Things are hotting up for the launch of my book, Island Wife, to be published by Two Roads on March 28th.  The Hodder team, of which Two Roads is an imprint, are working hard on press releases, magazine reviews, media opportunities and book signings.

As my penultimate son would have said when the excitement in him rose like a wave….’I can hardly bear my seating!’

People, friends, ask me ‘what does it feel like?’

Like champagne in my veins.

Like a moon flash on the sea loch as the storm clouds part.

Like the smell of sunshine after rain, or the first cuckoo in Spring.

And so much more.

Far more.

That’s my new name.  Honest, no kidding.

‘Farmor’ means Father’s mother in Swedish and it is the name my new little Viking grand-daughter will probably call me on her Swedish days.

I digress somewhat.

Over the next few weeks, my story will be heavying down the post-people and the carriers as the copies wing their way around the country.  E books will ding through space and time to settle into Kindles and Ipads and people in dentist waiting rooms will forget the tropical fish for as long as it takes to read some review on me and my book.

I will find my book in shop windows, or held in hands on a train, or a bus.  Will I say anything?  Will I bounce up all full of beans and introduce myself, offer to sign the copy and leave just knowing they will spend days buzzing with the excitement or will I slide past with a flicker of a look and hope I am not recognised?

Honestly, I just don’t know, for who is born for this, for a sudden chance at some level of fame, be it good fame or not so good fame?  Who knows, when stepping into new shoes (haven’t bought them yet) or onto a new path, what to do or what to say?  I won’t know my surroundings and we are always better when we know our surroundings.  And people will look at me differently once they have read the bones of me.  I wonder what that will feel like.  After all, for most of the year, I hide myself happily away on the island, sometimes seeing not one person all day long.  Now it seems I must walk this baby into the world, which is what I always wanted, always dreamed of.  Not the publicity, although I am sure I will enjoy it all, but to touch on another’s life, to make a connection through my story, with theirs, with yours, perhaps, and to tell you without telling you at all, that you can do it too, whatever it may be for you.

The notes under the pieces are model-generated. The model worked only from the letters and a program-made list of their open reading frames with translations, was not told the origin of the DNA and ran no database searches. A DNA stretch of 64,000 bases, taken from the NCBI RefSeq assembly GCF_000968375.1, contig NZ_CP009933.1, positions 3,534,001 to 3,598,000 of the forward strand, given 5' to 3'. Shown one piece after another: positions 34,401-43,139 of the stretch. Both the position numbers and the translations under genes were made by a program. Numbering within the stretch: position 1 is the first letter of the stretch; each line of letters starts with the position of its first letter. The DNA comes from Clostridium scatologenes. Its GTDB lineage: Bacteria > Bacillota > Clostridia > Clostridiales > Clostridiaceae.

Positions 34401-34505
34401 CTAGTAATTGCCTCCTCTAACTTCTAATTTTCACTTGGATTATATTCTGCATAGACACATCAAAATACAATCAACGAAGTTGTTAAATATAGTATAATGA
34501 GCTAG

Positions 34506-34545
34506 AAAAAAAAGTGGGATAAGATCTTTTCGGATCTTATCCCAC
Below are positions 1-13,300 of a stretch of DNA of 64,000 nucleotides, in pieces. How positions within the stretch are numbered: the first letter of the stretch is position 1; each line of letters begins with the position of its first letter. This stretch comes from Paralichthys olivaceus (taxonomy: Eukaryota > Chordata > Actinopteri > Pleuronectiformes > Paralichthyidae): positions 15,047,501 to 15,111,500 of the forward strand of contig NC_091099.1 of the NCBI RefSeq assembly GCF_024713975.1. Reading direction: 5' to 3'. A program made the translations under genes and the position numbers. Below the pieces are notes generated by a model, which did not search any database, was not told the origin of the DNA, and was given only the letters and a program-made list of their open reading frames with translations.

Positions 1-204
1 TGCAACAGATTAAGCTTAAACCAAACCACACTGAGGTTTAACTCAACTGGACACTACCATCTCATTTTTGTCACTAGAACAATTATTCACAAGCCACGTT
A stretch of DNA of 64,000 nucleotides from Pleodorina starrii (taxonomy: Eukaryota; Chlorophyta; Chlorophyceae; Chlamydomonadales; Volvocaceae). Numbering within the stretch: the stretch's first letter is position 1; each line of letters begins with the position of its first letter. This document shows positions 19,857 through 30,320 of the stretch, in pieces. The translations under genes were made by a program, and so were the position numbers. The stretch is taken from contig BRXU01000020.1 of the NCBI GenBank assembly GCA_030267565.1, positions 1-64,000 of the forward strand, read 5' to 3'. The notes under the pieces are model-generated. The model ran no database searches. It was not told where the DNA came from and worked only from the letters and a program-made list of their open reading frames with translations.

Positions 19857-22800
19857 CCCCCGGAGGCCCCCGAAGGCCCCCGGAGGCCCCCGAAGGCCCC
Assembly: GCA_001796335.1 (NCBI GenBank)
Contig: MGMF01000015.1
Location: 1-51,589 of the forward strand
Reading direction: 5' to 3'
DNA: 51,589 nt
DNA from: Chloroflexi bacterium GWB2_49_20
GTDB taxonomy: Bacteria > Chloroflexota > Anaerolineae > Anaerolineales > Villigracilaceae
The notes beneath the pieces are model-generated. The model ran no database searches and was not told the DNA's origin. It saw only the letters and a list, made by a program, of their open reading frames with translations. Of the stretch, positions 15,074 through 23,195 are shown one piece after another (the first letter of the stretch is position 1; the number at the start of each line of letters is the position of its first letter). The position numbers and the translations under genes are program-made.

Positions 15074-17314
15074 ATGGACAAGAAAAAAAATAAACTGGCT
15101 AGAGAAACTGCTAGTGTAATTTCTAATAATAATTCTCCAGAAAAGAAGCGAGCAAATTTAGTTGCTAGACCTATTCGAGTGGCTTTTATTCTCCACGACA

I might meet you on this new road.

New Road.  Two Roads.

Island Blog 19 – On Character and Wheedling.

They say that we are born with our own personality and that we grow our character.  I am watching ‘character’ appear daily in a little baby. Each little ‘quirk’ lands on me like a feather, the tickling kind, and I laugh out loud.  Even at this early stage of life, it seems, a human creature has something personal to say in response to the world, to us who care for her, and her statements lift into the air and become a new piece in the puzzle.  Not that we are puzzled, but more, captivated and enchanted at the way this child is sinking her flag into the land, claiming her stake in it, singing her own song.

I know that the world will affect her growth, that stuff will block her chosen flight, or hem her in and limit her choices, but that is an old chestnut in my opinion, for we can all fly if we just open our wings, whatever life we land in.

 

As my five kids appeared and began to show their colours, I wondered, not a little, how much colour any mother could take on.  It sometimes seemed as though the whole house was like a wild abstract multi media canvas and I needed shades to look at it.  How, I asked myself, as nobody else was listening, can there be five completely different characters born from me and their father, when we are just us with limits and baggage and issues and no time to talk about any of them?